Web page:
Our neighborhood has homes situated on lots that are perfectly suitable for decent gardens. That’s why I was surprised at the popularity of the community garden.
I actually can’t confidently say I knew there was one. But yesterday my son spent his second visit there with a dear friend of our family who kindly invited him to join her. He LOVES it there.
The community garden in our neighborhood is made possible because of the generosity of a local family who have allowed access to a portion of their private property for this specific use.
The concept is really wonderful. Participants make a donation to the area’s local Food Network and contribute their time and available resources towards the maintenance of the garden and the purchase of supplies.
Relationships develop as participants meet their “plot neighbors” on visits and gradually learn more about each other. According to William a visit there is like witnessing a neighborhood busy about it’s business of socializing and working. Individuals dig about their plots, chatting about their interests and local events.
On William’s previous visit he met an older couple from England who captured his imagination with the brief glimpse of their personal history that they were kind enough to share with him.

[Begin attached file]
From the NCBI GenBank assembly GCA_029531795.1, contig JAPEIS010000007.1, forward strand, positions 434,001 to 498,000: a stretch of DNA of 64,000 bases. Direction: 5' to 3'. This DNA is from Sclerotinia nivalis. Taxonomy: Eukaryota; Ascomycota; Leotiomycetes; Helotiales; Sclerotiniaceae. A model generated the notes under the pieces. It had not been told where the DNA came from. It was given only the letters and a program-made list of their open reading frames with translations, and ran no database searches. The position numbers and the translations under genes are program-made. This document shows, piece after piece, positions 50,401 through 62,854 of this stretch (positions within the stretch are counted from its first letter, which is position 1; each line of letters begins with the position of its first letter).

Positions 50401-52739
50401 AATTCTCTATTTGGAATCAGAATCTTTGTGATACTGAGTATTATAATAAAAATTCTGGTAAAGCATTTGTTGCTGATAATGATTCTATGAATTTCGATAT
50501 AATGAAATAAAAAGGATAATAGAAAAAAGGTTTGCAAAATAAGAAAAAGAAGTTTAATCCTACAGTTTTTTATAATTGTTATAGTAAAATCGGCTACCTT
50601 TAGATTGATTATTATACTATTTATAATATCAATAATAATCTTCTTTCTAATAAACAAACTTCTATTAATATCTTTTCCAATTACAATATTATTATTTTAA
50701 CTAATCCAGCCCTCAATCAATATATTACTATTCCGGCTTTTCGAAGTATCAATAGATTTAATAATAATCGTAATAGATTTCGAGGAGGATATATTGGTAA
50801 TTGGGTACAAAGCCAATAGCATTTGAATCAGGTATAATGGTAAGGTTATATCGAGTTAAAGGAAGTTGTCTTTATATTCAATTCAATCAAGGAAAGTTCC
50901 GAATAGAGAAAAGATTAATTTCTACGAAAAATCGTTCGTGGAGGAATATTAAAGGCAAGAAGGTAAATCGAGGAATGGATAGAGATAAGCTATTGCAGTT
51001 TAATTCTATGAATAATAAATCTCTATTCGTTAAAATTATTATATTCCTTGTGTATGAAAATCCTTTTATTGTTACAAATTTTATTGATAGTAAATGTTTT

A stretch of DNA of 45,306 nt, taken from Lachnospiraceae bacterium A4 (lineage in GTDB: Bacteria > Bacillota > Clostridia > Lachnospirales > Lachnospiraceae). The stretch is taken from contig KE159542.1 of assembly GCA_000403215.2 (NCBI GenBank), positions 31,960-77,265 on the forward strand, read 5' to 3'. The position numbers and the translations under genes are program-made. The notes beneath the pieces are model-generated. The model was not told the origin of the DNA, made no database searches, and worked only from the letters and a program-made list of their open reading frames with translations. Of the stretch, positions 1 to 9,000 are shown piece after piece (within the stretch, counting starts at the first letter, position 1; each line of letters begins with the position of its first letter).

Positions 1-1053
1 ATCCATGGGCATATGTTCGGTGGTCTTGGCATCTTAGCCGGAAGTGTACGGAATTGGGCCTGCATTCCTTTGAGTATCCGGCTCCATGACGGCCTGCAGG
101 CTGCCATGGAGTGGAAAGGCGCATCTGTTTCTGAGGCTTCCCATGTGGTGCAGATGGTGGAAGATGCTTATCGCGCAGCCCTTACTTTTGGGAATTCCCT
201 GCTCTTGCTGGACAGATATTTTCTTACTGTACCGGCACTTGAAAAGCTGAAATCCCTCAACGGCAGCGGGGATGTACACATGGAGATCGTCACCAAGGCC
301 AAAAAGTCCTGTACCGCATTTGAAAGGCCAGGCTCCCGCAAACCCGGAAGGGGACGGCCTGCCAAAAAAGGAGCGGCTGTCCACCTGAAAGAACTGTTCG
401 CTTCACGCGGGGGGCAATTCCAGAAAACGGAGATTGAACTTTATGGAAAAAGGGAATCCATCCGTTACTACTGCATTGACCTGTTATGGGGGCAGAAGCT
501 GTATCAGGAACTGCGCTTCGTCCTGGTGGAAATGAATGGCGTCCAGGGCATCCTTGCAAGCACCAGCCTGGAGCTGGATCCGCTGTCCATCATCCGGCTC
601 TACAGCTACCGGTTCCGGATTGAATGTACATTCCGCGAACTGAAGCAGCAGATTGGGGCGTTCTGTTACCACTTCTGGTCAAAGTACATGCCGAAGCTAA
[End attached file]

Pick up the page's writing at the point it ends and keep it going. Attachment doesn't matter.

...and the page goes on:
I can’t recall if I’ve posted this before or not, but William plans to be a film maker. His wheels are spinning about the potential story that could come from this community garden with its cast of players – from the intriguing couple from England, to the “neighbours” from Sri Lanka.
William could easily tell from the easy conversations and the sense of complete contentment on the faces of these “gardeners” that the community garden serves more than one purpose; it’s a place for growing food and for nurturing relationships that help to strengthen our larger garden – our town.
What an apt definition for new urbanism.